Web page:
You must have noticed it. Light in the sky where only a month ago was darkness. A gentle warming of the air. The first bird song in the trees. There are changes happening as we move toward spring, most noticeable with our calendar’s time change.
Setting our clocks ahead may be perfunctory, but this is the time of the year to be renewed, enthusiastic and inspired. Don’t just mumble about an hour less sleep on Saturday night. Instead, find a more optimistic motto and “Spring Forward!”
In the natural cycle, spring is the dawn after a long night, the moment of birth. This is a time brimming with potential. In his book, “Coyote’s Guide to Connecting with Nature,” Jon Young describes this as a time to look ahead with energetic plans, where the horizon is limitless with possibility.
Perhaps we have it all wrong when we make resolutions on the eve of the new calendar year? Instead, we should be setting our goals for the year on the eve of this time change. If we adopted this as a new tradition, what goals would you set for yourself this spring? Here’s help on getting started.
STEP 1: Get Inspired
Moving forward into the warmer months of the year, it is helpful to start with a healthy dose of excitement. Pick up that dusty coffee table book and leaf through it until you find a picture that tugs at your soul. Find a picture on the internet and set it as your desktop photo. Hopefully you catch yourself whispering, “I want to go there.” Or take a trip to your local bike shop to ogle the new bikes and get excited about riding again. Whatever it is that inspires you, start filling your head with great ideas from books, movies or the internet while there are enough dark evening hours to sit inside without feeling guilty.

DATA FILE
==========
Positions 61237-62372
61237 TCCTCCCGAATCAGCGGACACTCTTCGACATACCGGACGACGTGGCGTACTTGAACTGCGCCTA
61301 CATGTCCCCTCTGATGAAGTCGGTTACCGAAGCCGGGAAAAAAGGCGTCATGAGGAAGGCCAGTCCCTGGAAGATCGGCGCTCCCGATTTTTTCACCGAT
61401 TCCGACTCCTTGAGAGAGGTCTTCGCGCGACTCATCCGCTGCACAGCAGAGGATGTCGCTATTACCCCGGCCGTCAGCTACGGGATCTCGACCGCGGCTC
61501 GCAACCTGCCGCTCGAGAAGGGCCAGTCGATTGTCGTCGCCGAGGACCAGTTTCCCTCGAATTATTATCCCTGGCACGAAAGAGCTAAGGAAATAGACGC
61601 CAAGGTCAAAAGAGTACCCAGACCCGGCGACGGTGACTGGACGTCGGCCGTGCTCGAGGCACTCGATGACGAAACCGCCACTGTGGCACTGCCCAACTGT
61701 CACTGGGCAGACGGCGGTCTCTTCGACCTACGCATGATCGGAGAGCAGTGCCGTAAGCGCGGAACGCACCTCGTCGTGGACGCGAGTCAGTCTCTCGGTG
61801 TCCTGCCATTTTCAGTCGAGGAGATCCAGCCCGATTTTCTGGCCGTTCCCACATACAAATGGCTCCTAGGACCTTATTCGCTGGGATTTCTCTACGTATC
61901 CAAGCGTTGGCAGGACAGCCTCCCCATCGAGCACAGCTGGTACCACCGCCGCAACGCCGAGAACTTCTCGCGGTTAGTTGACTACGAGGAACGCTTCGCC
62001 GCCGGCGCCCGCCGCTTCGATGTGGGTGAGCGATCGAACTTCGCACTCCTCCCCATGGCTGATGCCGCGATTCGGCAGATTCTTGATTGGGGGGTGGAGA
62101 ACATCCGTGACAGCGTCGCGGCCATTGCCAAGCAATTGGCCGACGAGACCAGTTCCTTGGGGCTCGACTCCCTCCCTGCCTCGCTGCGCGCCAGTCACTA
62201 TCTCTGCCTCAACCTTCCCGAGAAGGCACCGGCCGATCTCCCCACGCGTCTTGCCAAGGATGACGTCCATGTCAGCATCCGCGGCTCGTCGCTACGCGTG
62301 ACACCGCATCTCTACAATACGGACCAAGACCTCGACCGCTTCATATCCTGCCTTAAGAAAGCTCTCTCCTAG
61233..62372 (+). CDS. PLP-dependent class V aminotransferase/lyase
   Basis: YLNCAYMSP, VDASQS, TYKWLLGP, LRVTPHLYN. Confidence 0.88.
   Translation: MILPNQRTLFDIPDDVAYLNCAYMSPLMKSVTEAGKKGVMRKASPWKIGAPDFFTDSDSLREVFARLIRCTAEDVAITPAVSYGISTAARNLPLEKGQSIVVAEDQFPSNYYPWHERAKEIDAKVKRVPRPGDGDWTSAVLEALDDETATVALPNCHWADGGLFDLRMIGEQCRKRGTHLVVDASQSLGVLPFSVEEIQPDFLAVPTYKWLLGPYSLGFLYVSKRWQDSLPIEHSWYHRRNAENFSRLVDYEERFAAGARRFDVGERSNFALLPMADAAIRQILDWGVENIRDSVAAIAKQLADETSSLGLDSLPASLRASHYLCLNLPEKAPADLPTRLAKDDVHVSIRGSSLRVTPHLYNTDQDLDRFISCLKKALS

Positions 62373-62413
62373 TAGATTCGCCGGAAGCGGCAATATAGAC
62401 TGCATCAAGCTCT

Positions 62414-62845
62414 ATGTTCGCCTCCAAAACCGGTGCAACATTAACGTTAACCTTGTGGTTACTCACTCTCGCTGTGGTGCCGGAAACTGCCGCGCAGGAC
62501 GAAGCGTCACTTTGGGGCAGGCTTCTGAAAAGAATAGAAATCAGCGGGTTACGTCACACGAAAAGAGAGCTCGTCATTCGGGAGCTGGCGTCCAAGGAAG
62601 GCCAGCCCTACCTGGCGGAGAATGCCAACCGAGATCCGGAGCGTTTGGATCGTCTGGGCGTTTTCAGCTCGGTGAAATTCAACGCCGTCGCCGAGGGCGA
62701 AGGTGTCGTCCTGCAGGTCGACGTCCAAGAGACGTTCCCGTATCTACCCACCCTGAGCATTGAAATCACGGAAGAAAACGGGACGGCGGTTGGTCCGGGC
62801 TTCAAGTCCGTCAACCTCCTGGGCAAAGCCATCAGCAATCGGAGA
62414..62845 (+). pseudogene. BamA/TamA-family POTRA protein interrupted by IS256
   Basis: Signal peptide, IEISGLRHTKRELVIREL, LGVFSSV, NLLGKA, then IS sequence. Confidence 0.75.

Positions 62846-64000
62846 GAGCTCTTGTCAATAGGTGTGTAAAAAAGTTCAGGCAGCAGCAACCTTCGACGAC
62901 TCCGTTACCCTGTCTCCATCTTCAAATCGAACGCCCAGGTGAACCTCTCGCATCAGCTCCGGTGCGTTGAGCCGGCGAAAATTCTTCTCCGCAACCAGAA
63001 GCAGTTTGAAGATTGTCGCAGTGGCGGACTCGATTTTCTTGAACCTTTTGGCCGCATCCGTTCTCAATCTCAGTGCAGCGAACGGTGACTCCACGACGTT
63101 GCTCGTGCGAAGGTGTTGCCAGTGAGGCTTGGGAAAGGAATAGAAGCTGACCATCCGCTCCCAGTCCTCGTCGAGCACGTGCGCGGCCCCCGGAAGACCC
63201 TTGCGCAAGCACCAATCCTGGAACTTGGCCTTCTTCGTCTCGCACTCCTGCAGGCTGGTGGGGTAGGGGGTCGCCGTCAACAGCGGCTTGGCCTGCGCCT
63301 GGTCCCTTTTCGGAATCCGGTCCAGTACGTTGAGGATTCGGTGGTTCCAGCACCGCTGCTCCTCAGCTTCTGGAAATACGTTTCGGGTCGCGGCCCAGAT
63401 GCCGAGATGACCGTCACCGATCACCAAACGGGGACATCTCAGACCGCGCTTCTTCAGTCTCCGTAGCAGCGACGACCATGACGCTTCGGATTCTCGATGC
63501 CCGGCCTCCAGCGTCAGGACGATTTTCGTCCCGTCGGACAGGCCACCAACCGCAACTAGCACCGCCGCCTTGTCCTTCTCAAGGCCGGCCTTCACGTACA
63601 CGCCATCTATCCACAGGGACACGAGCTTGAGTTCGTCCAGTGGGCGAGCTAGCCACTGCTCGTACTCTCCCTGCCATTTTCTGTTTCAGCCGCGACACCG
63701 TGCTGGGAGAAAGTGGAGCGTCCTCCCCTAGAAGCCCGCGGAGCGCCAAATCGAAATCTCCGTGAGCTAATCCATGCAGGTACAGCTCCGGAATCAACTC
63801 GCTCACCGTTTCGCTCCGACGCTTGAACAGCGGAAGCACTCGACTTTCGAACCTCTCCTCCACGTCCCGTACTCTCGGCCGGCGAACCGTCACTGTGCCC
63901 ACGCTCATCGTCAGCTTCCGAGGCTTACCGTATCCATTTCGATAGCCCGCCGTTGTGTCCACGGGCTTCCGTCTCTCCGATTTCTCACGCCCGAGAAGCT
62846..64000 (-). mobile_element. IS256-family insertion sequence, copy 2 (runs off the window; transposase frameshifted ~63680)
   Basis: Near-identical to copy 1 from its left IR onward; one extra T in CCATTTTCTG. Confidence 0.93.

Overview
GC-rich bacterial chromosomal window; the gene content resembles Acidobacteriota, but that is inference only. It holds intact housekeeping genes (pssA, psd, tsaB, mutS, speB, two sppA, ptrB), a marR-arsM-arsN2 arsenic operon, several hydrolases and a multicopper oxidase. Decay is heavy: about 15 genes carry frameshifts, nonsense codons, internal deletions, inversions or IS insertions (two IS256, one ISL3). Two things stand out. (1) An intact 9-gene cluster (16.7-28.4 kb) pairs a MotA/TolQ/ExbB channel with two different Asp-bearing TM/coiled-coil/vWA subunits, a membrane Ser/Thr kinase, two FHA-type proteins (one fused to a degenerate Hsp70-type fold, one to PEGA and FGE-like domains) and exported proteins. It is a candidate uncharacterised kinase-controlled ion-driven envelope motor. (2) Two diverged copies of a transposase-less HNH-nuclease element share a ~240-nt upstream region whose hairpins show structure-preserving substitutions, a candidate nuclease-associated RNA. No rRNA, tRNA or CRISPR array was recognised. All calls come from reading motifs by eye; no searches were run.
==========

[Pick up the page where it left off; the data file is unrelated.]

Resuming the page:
STEP 2: Dream Big
Read up on your intended destination, make a gradual return to training, or start gathering family and friends to join you. But also take some time out to daydream about all that you are looking forward to. Dreaming is a very personal process and helps you maintain your passion for the journey. It is good to oscillate between these two. Dreaming is often more fun than the logistics and hard work of working toward your goals.
STEP 3: Step Outside Your Comfort Zone
Cross the threshold of the known. This might be running into the water on your first triathlon, boarding the plane for some distant destination, or setting up the tent on your first camping trip. Regardless of your plans, trying something new and challenging yourself is hardest at the beginning.
As we move toward spring, hopefully you can use the time change to springboard yourself into the most productive and exciting time of year. Mary Oliver gave us all a solid kick in the pants when she wrote, “What is it you plan to do with your one wild and precious life?”